Cloaked nanoparticles 'trick' immune system

Drugs delivered: Inflammatory, cancer drugs
Innovation: Hidden drugs that bypass immune system
Research organization: Methodist Hospital Research Institute

Earlier this year, researchers at the Methodist Hospital Research Institute in Houston created nanoparticles that act like white blood cells. The reason they act that way: They're cloaked in the membranes of those very same cells.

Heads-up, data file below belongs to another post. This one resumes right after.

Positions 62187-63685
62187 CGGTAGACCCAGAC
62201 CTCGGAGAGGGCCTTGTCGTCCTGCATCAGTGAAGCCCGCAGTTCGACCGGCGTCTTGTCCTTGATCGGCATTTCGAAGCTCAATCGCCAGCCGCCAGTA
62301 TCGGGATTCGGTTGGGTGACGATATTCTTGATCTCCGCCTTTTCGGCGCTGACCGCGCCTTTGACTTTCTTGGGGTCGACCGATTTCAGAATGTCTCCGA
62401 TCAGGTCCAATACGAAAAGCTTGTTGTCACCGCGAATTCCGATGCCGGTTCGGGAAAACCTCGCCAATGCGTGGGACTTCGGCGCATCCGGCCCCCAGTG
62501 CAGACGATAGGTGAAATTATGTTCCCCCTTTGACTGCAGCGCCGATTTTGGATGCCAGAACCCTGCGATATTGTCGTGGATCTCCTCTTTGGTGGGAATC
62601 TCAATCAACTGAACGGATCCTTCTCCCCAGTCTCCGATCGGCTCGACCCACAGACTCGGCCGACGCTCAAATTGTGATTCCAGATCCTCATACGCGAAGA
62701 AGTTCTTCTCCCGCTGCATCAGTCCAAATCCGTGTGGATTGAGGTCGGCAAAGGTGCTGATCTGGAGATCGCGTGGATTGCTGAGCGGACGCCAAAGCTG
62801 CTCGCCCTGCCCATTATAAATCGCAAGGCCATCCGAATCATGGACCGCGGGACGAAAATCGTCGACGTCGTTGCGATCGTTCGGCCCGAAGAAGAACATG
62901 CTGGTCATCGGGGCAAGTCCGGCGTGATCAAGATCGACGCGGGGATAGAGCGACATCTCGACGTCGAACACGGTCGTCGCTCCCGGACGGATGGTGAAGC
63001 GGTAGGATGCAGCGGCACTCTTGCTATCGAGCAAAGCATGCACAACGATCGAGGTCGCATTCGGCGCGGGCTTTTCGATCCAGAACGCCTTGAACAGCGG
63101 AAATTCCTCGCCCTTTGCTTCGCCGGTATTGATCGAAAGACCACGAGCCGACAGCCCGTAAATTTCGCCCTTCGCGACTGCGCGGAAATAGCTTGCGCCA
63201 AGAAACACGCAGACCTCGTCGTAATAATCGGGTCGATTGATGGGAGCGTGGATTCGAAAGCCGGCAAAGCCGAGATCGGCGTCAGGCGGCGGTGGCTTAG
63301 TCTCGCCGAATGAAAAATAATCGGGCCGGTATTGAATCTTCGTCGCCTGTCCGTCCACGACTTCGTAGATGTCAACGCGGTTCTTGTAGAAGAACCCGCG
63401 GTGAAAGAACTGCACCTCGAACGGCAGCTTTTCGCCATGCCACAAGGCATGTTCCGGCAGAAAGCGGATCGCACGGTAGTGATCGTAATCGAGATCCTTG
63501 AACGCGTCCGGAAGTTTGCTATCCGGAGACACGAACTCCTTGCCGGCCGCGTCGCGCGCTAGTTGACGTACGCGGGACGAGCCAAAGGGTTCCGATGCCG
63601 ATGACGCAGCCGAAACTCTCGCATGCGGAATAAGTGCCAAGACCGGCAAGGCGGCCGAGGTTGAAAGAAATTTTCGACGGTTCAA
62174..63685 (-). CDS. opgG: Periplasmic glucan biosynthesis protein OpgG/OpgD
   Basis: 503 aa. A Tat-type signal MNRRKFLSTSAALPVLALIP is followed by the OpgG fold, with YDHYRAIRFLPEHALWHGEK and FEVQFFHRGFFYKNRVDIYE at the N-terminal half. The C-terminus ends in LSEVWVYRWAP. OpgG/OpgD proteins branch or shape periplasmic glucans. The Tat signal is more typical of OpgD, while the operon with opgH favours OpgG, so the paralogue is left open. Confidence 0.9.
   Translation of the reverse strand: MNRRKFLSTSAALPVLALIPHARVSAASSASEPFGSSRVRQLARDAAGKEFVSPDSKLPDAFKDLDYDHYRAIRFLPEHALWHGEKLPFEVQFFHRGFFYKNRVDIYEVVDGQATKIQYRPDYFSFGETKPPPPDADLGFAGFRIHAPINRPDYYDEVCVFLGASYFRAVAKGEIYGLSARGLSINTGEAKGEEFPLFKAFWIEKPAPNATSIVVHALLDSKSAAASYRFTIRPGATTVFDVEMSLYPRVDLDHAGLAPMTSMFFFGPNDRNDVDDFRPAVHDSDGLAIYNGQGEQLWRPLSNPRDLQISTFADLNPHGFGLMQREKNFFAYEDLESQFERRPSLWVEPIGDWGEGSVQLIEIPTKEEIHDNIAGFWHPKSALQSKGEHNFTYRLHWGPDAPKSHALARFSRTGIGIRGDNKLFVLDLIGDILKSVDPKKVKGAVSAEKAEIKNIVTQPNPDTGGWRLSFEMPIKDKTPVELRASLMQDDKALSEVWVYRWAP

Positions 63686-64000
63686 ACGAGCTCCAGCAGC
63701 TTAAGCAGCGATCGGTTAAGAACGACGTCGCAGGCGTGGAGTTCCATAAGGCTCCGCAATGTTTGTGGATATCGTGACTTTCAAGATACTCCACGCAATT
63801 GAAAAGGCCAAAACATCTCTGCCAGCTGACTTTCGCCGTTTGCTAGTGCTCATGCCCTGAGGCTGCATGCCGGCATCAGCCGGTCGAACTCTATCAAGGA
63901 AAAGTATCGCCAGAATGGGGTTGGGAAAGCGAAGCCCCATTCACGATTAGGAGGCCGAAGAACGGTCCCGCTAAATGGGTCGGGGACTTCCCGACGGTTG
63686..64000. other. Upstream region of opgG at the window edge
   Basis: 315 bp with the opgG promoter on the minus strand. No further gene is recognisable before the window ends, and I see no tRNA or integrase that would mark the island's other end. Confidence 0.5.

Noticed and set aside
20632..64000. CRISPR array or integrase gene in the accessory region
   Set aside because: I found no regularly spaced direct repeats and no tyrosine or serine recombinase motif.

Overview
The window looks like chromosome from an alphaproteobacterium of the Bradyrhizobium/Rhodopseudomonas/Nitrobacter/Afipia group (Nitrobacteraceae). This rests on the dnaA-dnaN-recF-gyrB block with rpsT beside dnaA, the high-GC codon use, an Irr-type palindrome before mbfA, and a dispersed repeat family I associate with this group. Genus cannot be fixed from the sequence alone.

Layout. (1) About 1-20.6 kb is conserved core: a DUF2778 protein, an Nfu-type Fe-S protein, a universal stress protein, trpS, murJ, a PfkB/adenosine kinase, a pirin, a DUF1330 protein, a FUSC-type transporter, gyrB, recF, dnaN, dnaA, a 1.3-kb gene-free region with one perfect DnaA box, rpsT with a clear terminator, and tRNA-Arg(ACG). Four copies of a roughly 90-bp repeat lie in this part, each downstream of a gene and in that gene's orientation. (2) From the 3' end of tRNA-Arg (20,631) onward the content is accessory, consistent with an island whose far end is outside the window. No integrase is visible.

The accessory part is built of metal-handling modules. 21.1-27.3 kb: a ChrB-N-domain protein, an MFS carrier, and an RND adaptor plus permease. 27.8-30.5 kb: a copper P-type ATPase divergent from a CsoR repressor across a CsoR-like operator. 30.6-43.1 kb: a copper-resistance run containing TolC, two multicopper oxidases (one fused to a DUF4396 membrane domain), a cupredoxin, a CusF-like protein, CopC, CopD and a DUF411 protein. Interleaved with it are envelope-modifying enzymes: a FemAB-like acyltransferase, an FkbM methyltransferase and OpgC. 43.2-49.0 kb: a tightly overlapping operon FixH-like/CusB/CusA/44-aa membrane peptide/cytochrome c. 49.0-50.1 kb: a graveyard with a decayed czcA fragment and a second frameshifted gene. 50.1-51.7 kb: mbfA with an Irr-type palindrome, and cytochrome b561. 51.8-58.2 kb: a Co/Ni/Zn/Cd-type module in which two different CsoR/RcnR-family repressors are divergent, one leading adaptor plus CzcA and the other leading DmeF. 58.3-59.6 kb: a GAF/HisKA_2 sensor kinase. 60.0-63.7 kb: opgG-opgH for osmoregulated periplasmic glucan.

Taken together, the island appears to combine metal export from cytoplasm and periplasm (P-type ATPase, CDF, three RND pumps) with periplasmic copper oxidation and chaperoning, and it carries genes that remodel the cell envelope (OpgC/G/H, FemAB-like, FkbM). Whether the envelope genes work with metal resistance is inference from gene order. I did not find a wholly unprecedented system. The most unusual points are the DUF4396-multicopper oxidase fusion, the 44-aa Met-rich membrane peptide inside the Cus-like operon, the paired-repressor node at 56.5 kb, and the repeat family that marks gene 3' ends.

By removing the membranes from human blood cells--with all the lipids and proteins included--the scientists were able to "trick" the immune system into accepting drug-carrying nanoparticles, called LeukoLike Vectors, hidden beneath the membranes.

And like other drug-delivering nanotech, the cloaked particles allow for a very specific targeting mechanism. These vehicles could deliver treatments for inflamed tissue as well as cancer drugs. And the scientists are working on a way to synthesize the membranes to make the drugs more widely available.

Cloaked nanoparticles 'trick' immune system

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